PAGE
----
System software definition
System software is software that manages, controls, and operates the computer’s hardware. Device drivers and operating systems like Windows, Linux, or macOC are classified as system software. It creates a foundation, which enables user’s software (apps) to run and function seamlessly.
System software carries out basic functions like allocating resources (storage, computing power), managing files, and presenting the user interface. It works directly with computer hardware to execute specific tasks and ensures that all other software has the necessary resources it needs to operate.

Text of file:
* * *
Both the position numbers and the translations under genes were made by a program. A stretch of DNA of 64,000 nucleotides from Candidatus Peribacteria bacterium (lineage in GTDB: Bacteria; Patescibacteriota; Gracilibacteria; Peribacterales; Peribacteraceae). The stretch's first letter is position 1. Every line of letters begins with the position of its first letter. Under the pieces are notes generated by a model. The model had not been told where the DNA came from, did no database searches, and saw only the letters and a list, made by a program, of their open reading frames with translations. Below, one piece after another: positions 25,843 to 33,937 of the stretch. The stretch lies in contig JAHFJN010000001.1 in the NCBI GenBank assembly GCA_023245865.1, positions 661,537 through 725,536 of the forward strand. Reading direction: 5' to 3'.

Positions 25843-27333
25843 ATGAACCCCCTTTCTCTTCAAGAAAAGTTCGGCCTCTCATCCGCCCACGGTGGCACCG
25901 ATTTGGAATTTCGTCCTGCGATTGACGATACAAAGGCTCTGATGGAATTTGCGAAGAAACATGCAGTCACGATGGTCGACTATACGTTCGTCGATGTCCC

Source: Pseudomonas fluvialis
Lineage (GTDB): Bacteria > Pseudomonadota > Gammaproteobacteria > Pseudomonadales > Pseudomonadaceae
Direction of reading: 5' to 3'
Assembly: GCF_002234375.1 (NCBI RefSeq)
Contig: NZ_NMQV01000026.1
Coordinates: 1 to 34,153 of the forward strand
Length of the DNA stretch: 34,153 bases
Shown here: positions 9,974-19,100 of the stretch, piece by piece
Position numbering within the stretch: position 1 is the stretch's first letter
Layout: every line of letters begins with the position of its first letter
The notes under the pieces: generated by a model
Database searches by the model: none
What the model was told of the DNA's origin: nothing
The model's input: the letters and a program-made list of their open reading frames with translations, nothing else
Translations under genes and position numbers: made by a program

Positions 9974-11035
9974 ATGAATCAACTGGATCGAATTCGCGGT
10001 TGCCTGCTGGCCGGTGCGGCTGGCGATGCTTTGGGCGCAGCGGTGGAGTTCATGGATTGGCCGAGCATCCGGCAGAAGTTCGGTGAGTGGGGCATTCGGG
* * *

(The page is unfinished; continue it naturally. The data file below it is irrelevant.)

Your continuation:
The concept of system software dates back to the earliest computers. IBM 360/370’s Operating System/360 is one of the earliest system software examples, created in the 1960s.
See also: computer system
Advantages and disadvantages
System software simplifies interactions between hardware and the user’s apps while also maintaining basic security features like user authentication and encryption. However, it is usually quite complex, which leaves plenty of space for vulnerabilities. The major drawback is that most system software is only compatible with certain hardware and you can’t easily mix and match as you wish. For example, it’s virtually impossible to have a fully working iPhone with Android operating system on it. Likewise, apps designed for macOS won’t necessarily work on a Windows PC.